Sex‐segregated analysis demonstrated baseline hypercoagulable profiles in the calibrated automated thrombography assay in women but no differences in the OHP assay. Hypercoagulable OHP profiles were associated with obesity in men and hyperlipidemia in women, and OHP measures were found to correlate with coronary artery disease severity scores in men but not women. The addition of the OHP assay to basic risk models improved the ability of the model to improve prediction of disease severity in men but not in women.4



The leading cause of adult disability in the US is stroke and women are disproportionately affected, it is the third leading cause of death for women and the fifth leading cause for men. There are 26% more female stroke survivors than male and will increase as the aging population continues to expand. Sex differences contribute to differential ischemic sensitivity including platelets, vascular reactivity and coagulation. An ischemic stroke is a result of the formation of a thrombosis from either a vessel or the heart.5

An increased risk of ischemic events has been associated with inflammation, endothelial damage, and atherosclerosis. Vascular reactivity is characterized as the ability of the cerebral arterioles to improve blood flow. The impairment of this function can be affected by hormones in particular estrogen which stimulates the production of nitric oxide (NO) and the release of NO in response to acetylcholine is higher in females than in males and contribute to vascular function between sexes.6 Estrogens play an important role in the regulation of vascular reactivity resulting in better tissue perfusion in females during and after occlusion of cerebral arteries which in turn may contribute to reduced stroke volumes.

Vascular injury causes activation of the coagulation cascade leading to the formation of a fibrin-platelet clot. During an ischemic stroke the activation causes an acute thrombosis. It appears that the inhibition of FXIIa can provide a novel target for the primary prevention of stroke due to the estrogen sensitivity of the F12 gene transcription.7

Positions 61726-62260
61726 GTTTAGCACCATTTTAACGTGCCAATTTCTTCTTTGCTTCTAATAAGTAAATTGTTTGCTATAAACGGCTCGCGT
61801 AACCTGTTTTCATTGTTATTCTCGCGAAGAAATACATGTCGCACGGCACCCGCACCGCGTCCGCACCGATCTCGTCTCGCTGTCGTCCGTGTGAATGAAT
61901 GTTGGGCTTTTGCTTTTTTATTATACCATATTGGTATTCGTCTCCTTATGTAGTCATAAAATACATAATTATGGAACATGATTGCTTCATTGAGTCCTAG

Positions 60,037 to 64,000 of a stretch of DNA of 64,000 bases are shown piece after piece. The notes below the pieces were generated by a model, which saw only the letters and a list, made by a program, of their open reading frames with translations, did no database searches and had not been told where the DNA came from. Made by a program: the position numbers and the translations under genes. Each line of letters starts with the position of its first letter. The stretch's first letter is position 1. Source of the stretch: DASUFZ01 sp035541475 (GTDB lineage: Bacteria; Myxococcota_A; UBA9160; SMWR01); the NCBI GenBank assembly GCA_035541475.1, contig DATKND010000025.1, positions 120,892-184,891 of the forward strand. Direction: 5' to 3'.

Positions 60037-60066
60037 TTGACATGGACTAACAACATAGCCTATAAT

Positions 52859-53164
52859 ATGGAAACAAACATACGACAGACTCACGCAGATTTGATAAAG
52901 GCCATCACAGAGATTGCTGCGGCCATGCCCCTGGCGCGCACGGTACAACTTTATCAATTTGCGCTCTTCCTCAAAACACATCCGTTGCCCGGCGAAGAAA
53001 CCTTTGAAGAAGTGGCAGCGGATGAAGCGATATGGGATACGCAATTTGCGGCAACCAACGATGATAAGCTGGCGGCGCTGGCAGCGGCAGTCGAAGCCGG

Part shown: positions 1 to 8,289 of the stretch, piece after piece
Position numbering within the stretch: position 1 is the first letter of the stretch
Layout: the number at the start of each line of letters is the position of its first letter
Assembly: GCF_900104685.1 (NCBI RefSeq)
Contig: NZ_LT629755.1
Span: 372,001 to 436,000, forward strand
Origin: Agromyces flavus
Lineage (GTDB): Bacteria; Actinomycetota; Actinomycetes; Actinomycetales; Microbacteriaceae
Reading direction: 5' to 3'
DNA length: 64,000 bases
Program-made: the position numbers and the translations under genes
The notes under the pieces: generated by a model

A retrospective study investigated the levels of FXI, FXII and Plasminogen Activator Inhibitor (PAI1) and their association with the increased incidence of acute ischemic stroke (AIS) in particular in women. Levels were evaluated 24 hours after AIS in patients with no history of coagulation disorders versus 29 controls. FXI levels were higher in control subject and higher in females versus males while PAI1 and FXII levels were not statistically different in men versus women while female controls had higher FXI controls than male AIS patients. Decreased levels of FXI were found to be statistically significant in stroke patients when compared to controls, yet females presented with a higher baseline FXI in both controls and stroke patients.8

Platelets can be activated by circulating factors in the blood or by sub-endothelial collagen exposed endothelial injury. When atherosclerotic plaque ruptures, platelet will adhere to exposed collagen and von Willebrand factor (vWF), bound by thrombin resulting in platelet activation. Secretion of dense granules release adenosine diphosphate and platelet cyclooxygenase-1 converts phospholipid derived arachidonic acid to prostaglandin which is then converted to thromboxane and released resulting in the amplification of platelet activation and induction of platelet aggregation at the site. This then exposes a phospholipid surface on which coagulation factors bind and produce thrombin resulting in the formation of a stable fibrin/platelet clot.7